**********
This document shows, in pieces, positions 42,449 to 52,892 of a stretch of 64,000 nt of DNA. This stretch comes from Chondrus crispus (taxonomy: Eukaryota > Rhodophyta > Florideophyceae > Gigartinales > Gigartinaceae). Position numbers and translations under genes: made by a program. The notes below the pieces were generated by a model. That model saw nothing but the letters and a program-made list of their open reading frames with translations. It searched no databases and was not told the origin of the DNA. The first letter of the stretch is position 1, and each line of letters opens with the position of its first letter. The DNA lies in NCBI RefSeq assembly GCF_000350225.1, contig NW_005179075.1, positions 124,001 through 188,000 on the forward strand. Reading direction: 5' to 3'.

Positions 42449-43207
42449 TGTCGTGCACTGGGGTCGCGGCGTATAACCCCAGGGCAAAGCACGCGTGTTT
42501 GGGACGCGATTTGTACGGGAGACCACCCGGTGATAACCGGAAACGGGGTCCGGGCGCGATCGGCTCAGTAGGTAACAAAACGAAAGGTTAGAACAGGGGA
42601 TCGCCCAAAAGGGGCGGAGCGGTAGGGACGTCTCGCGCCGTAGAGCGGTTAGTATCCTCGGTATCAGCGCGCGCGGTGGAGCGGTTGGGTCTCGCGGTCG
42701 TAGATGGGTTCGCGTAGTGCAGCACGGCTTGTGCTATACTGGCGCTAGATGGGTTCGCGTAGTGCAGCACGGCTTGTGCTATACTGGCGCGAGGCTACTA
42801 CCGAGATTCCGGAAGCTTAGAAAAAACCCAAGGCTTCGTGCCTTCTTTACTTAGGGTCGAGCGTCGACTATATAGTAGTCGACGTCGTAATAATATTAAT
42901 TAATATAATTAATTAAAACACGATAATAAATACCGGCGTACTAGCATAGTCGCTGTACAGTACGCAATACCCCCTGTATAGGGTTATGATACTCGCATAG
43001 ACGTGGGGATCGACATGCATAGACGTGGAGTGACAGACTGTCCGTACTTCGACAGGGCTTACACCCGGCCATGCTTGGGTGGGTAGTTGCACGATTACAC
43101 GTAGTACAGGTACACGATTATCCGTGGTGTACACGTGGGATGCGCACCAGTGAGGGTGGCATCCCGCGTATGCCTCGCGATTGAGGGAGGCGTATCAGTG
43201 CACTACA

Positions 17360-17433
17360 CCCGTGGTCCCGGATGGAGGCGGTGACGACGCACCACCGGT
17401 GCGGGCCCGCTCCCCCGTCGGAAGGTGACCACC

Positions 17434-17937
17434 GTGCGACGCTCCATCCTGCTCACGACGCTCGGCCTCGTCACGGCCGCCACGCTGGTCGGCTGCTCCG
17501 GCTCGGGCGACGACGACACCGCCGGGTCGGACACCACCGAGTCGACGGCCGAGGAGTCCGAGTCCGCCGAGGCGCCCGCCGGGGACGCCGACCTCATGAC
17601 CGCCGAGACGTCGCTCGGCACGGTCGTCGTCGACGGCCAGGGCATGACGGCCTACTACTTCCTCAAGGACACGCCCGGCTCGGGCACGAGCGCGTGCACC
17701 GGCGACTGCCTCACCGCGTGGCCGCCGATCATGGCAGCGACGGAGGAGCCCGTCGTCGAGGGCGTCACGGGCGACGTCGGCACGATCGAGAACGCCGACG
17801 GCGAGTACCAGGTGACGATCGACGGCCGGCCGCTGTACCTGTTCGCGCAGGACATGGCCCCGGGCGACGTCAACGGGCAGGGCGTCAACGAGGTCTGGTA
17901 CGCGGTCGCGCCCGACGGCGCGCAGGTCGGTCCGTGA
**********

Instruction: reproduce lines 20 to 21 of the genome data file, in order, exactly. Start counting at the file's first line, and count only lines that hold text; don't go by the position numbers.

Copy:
17801 GCGAGTACCAGGTGACGATCGACGGCCGGCCGCTGTACCTGTTCGCGCAGGACATGGCCCCGGGCGACGTCAACGGGCAGGGCGTCAACGAGGTCTGGTA
17901 CGCGGTCGCGCCCGACGGCGCGCAGGTCGGTCCGTGA